Looking for a very good description of this orchestra, led me to their website, where I quote "Mapbender is the software and portal site for geodata management of OGC OWS architectures. The software provides web technology for managing spatial data services implemented in PHP, JavaScript and XML. It provides a data model and interfaces for displaying, navigating and querying OGC compliant map services. The Mapbender framework furthermore provides authentication and authorization services, OWS proxy functionality, management interfaces for user, group and service administration in WebGIS projects."

With Arnulf's planning and a strong understanding of MapBender, the workshop was a success, as we were Guinea Pigs for their online course. I do recommend to everyone new to MapBender.
I'm still finding out what software is out there in the OSGeo world, but MapBender ranks very high on my list of tools I want to keep in my toolbox.
The Press Release found on OSGeo states that minor changes were made, bugs fixes completed, a move to Trac (to keep track of changes), and Wiki to keep the project Human(e and) Readable. This is a key point, because sometimes reading code can be very inhumane (I know from experience!).
A full fledge training course (Online, I must add again!), can be found here.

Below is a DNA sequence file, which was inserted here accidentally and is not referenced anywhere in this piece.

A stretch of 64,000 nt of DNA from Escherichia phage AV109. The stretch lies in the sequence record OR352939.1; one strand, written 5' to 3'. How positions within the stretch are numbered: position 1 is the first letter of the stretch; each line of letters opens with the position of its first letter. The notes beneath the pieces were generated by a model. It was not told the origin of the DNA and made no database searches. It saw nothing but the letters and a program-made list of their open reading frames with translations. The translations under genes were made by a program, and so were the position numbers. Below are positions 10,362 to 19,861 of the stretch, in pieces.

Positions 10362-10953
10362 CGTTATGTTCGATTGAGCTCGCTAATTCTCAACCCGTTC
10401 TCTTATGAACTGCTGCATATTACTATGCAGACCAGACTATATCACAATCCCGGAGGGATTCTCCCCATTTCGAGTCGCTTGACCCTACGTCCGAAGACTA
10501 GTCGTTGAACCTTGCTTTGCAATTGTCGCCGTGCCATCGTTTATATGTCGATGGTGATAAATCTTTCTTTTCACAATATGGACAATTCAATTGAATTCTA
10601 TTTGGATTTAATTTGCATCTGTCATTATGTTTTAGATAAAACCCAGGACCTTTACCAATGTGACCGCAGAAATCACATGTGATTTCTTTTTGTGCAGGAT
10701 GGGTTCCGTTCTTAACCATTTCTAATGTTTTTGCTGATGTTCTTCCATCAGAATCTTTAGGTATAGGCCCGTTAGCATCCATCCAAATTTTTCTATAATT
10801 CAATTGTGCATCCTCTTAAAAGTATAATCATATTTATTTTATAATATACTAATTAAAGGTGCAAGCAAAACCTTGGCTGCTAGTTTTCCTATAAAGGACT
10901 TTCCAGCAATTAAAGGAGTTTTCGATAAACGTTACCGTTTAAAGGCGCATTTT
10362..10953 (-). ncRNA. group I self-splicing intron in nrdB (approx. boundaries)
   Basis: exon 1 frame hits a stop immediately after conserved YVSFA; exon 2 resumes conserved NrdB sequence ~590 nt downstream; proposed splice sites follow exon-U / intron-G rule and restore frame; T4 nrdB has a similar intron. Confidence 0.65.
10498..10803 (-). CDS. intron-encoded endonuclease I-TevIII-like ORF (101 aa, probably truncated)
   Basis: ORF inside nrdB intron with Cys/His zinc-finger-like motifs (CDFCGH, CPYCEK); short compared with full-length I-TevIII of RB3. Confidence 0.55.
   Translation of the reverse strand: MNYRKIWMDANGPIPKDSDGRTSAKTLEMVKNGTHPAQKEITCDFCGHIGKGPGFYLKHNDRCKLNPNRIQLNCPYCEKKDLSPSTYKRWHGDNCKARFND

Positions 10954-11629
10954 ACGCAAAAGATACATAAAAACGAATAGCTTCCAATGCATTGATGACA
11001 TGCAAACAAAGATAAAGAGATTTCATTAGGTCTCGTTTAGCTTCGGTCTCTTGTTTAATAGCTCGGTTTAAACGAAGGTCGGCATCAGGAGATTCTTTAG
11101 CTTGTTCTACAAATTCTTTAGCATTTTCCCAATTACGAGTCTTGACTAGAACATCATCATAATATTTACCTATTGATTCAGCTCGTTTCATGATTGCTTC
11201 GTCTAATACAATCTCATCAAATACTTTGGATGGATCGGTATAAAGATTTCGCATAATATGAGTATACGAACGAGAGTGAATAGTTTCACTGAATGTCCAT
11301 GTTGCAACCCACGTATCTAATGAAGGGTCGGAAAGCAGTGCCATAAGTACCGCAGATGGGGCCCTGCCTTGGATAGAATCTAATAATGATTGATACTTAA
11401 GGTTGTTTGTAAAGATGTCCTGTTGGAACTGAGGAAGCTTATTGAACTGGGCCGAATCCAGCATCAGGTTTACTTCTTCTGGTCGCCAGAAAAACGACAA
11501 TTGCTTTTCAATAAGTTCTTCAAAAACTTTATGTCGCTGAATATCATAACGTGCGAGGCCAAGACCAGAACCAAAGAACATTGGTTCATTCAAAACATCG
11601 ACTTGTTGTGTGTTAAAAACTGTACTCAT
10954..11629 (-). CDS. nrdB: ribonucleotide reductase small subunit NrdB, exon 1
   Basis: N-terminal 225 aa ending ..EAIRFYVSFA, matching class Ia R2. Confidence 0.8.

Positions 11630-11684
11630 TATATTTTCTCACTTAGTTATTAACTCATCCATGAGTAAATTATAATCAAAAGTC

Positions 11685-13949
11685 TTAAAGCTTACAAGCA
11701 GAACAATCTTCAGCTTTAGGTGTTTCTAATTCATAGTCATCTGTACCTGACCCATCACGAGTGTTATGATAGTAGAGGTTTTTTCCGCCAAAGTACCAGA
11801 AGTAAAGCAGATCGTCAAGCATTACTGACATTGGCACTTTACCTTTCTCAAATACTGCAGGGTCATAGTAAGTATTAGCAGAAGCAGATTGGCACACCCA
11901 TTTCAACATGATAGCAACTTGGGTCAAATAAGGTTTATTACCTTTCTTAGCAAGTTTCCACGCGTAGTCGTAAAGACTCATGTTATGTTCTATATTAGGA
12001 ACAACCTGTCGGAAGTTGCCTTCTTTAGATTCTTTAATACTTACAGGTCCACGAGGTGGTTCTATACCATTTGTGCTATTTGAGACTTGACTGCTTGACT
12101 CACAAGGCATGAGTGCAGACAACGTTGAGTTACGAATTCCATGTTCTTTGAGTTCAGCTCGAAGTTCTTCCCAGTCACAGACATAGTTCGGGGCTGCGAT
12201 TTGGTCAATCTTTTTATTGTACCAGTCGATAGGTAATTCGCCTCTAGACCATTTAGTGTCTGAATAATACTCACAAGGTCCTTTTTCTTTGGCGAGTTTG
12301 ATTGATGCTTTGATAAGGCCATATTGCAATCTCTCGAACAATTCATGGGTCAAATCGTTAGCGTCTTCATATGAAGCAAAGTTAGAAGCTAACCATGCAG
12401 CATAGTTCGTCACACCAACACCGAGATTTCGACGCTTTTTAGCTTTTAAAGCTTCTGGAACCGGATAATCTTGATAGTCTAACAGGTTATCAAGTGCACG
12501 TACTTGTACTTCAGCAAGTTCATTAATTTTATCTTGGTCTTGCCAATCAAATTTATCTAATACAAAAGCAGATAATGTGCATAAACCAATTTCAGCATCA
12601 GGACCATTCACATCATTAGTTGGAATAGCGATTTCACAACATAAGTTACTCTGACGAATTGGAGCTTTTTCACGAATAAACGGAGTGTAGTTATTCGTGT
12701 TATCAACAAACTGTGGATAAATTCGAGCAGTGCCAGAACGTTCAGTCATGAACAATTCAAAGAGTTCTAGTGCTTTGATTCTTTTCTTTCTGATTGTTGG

I strongly encourage everyone to look at this project and delve into the training course, then look at adding MapBender to your list of tools that will allow you to build your Orchestra of Data & Maps from Services Worldwide.

Tuesday, October 2, 2007

EPSG Definitions and Searches Online

The EPSG has been around for what seems forever and the codes and definitions have made their way into Open Source GeoSpatial and Commercial software.

One difficulty has been the way many packages have implemented the database. Schlumberger converted the tables into CSV files for lookup with their initial implementation, then they adopted Mentor Software's approach and Mentor's C++ libraries. Different people see the data outside of the traditional MS Access approach and most often turn to some database that is not owned by Bill Gates! I think Larry Ellison was happy about this. EPSG realising this, then started releasing the data and data model in many different RDBMS formats (SQL scripts to create the tables and populate the database).

They released Version 6.14 on 2 September 2007.

There are various software providers and oil service companies that have taken the SQL and have produced web-sites that allow users to query the EPSG dataset in many different ways.

Three very useful sites are:

Developed by Petrosys for the oil and gas industry.

Developed by Howard Butler and Christopher Schmidt. They had a very simple aim: "hopes assist others in their understanding, recording, and usage of spatial reference systems". And they are succeeding. The site provides various formats for the codes to implement into web-mapping and software development.

This EPSG viewer was developed by Concept Systems Ltd., division of ION Geophysical Corporation. ION was previously known as Input/Output (I/O) and on September 21, 2007 they changed their name to better represent their services.

Have fun with these sites, and if you have any questions about the EPSG database, do not hesitate to contact me at the Terra ETL Website, under About Us.